How I came to be a …

Born2runAt some point in the past five years I stopped interviewing myself in my head when I run. I stopped practicing the words to describe my fictitious comeback, although “comeback” is the wrong word because there isn’t exactly a point of glory to return to. I’ve been a sprinter and a jumper, but the running-running, the distance stuff, has always been a way to train or something that I felt like I was supposed to do if I was me. So many of those miles contained full monologues directed at Sports Illustrated or ESPN. How I coaxed these old bones toward the Olympic lineup.

Anyway. I don’t do that anymore. At least, not like that.

My new inner interview with the sports rags is all about how the book Born to Run: A Hidden Tribe, Superathletes, and the Greatest Race the World has Never Seen by Christopher McDougall took a woman who vowed to never again run a marathon never-ever-never and made her think: “Hm. Maybe I’m meant to be an ultramarathon runner.”

(Translation for people who don’t give a rip about this junk: One time I ran 26.2 miles and said I’d never do it again but now I want to run like 100 miles — or, like, 30. All because of this damn book with a spine I’ve for so long ignored every time I walked past the bookshelf located outside our bathroom door.)


McDougall’s story starts with the hunt for a mysterious stranger named Caballo Blanco, a man rumored to have a wonderfully dramatic back story — which is why he’s gone off the grid to live near the Tarahumara, super runners who live in the Copper Canyons in Mexico. The people are known for their ability to effortless cover great distances while wearing negligible footwear. McDougall’s own running injuries have inspired the runner-journalist to investigate what they’re doing right. Blanco’s flight instinct is obvious when McDougall finds him until he realizes the writer might be able to help him, too. He wants to set up an amazing race pitting the best American distance runners against some of the Tarahumara.

Boom. Blanco is in luck. McDougall has the connections to help pull this off including a fast-track to Scott Jurek, the best ultra runner in all the land — and a Proctor-ite who ran at St. Scholastica, so.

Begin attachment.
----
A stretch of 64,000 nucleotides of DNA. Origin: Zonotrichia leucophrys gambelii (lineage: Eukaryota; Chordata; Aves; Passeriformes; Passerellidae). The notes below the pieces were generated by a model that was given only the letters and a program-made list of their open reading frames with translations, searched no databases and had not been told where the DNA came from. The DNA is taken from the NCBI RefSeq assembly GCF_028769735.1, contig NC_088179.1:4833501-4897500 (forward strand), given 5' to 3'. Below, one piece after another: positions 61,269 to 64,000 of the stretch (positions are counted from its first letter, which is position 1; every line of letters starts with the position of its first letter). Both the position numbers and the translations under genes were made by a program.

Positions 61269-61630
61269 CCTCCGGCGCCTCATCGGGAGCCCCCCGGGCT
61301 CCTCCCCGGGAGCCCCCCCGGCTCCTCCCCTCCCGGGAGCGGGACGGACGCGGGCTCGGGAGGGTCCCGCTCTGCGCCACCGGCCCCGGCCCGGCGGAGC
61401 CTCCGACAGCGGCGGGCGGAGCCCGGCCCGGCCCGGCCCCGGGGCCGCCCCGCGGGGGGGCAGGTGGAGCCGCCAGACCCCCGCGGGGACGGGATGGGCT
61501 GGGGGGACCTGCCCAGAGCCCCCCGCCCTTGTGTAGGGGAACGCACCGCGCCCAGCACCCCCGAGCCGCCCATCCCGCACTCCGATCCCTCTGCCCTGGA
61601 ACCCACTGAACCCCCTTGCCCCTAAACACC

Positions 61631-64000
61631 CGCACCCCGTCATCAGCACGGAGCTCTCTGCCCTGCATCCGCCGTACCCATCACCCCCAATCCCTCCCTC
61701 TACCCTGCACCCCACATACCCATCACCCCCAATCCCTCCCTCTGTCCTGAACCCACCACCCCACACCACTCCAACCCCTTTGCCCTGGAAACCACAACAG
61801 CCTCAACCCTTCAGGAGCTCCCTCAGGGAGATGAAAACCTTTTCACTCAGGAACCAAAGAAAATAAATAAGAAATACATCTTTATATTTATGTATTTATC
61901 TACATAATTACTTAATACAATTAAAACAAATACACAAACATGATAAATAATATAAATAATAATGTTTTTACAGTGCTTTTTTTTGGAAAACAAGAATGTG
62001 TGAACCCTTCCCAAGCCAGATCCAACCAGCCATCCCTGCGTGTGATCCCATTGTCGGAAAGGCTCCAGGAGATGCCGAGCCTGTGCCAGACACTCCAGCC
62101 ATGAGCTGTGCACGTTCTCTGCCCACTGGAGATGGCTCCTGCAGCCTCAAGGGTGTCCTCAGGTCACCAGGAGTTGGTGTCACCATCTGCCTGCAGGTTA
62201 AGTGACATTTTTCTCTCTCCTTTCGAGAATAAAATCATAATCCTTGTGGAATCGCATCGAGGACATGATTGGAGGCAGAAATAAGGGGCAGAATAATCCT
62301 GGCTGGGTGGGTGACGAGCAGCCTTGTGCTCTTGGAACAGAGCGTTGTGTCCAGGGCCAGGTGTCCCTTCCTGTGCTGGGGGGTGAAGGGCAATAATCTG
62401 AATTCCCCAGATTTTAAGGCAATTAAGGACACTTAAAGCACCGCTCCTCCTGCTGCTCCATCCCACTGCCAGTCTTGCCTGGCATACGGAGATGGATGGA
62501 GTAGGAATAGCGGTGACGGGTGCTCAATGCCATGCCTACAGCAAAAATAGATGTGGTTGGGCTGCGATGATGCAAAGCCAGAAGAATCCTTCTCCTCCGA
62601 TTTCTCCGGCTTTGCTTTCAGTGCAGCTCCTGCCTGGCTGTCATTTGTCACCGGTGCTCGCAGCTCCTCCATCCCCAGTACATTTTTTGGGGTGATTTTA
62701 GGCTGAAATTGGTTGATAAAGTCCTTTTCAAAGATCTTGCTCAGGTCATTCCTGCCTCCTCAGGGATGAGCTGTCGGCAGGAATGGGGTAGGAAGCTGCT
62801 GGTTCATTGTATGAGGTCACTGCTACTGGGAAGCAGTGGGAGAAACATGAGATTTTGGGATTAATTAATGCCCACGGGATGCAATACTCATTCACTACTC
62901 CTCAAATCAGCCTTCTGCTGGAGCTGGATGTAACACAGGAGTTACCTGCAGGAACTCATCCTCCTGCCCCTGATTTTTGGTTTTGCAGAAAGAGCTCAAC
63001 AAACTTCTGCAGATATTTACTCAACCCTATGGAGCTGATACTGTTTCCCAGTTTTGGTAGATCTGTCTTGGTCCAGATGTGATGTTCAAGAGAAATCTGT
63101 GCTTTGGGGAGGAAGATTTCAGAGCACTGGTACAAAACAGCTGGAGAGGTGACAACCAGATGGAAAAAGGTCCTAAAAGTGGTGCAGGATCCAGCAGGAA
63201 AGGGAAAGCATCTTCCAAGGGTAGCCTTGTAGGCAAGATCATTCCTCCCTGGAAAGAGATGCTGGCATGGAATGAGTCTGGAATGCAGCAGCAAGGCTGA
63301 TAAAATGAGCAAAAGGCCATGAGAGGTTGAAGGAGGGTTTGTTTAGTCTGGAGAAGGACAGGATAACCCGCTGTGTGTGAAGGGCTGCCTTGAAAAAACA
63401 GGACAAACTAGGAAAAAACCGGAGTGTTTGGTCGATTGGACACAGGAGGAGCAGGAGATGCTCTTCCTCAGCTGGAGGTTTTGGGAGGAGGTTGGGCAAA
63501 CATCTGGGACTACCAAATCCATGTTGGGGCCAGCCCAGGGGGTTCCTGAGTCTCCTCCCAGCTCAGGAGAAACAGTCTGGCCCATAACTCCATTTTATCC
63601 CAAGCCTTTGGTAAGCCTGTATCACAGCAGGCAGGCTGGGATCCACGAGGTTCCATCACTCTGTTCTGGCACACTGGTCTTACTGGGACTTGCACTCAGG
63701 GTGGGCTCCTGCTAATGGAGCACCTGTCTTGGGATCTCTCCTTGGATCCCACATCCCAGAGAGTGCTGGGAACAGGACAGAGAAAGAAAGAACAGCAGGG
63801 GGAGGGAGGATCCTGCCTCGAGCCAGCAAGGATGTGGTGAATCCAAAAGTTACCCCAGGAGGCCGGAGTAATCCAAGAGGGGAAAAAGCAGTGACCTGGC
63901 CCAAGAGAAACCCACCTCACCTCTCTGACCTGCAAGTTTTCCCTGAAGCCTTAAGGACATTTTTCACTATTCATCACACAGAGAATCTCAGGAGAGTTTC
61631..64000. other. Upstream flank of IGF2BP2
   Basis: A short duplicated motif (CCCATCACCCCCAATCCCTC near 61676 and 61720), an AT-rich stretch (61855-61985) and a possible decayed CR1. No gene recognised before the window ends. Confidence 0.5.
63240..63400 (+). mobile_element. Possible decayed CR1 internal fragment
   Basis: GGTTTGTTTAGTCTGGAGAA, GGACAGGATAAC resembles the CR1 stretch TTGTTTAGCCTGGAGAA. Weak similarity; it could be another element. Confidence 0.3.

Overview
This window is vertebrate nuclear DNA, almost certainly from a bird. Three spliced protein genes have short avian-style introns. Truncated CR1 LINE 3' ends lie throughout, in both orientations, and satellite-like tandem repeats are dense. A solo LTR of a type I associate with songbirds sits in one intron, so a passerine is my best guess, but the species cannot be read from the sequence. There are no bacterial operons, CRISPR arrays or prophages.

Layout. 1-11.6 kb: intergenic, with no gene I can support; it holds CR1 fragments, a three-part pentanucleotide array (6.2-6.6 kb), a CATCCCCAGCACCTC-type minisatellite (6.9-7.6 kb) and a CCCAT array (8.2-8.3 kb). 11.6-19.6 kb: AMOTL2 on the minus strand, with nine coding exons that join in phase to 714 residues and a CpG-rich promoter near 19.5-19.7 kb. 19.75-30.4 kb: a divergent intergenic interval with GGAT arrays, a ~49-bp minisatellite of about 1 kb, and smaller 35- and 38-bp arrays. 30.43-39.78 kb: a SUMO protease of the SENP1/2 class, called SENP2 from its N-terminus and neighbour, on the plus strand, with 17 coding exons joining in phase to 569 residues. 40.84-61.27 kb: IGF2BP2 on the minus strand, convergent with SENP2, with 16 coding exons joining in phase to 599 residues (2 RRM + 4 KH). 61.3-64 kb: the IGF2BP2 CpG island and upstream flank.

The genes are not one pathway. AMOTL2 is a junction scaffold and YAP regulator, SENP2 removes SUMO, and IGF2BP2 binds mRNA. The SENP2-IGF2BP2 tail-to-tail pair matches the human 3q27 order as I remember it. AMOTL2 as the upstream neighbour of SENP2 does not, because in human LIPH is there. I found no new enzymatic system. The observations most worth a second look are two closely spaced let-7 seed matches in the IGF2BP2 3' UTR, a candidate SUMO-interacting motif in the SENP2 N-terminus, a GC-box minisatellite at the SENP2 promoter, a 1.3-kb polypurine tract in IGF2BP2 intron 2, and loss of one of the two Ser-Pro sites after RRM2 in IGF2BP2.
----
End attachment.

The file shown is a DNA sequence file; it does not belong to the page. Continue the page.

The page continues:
This story goes on. The cobbling together of a group that includes Jurek, an annoying barefoot loyalist, McDougall and his running coach, and these wild card college students Jenn and Blake who party as hard as they run. (This, incidentally, is how I came to spend half a night investigating Jenn Shelton and ultimately following her on Instagram.) For the race, they travel to the kind of place where if you get lost you might run out of water and end up drinking sledge and getting giardia, best case scenario, but you’ll probably just die. If the dehydration don’t getchya, the drug lords will.

In between is McDougall’s case that a) humans are meant to run barefoot or close to it and b) humans were born distance runners who used to chase down their endurance-lacking prey and c) running should be fun and free-feeling and be done for the love of it and not to get something in return, like a finely toned keister.

So I love this book. One, I love this kind of literary journalism that takes me somewhere off my own map and teaches me something. I stopped about 100 times to tell my bed partner facts about, for instance, the Achilles Tendon. Two, the biggie, the descriptions of running make me want to run, my hair streaming behind me like a horse’s tail. So I tried it. I tried running for fun and getting into a groove and feeling good and forgetting about distances and time. And during a recent extra long run (for me), I really found the sweet spot at about Mile 5. I had to remind myself to slow down. And then I started imagining my shins caked with mud and the way a beer tastes afterward and that gritty feeling your skin gets when you sweat and sweat and sweat and I thought: “I think I want to run ultramarathons.”
And then, as I ran, I interviewed myself about how I came to be an ultramarathon runner. It all started with McDougall.

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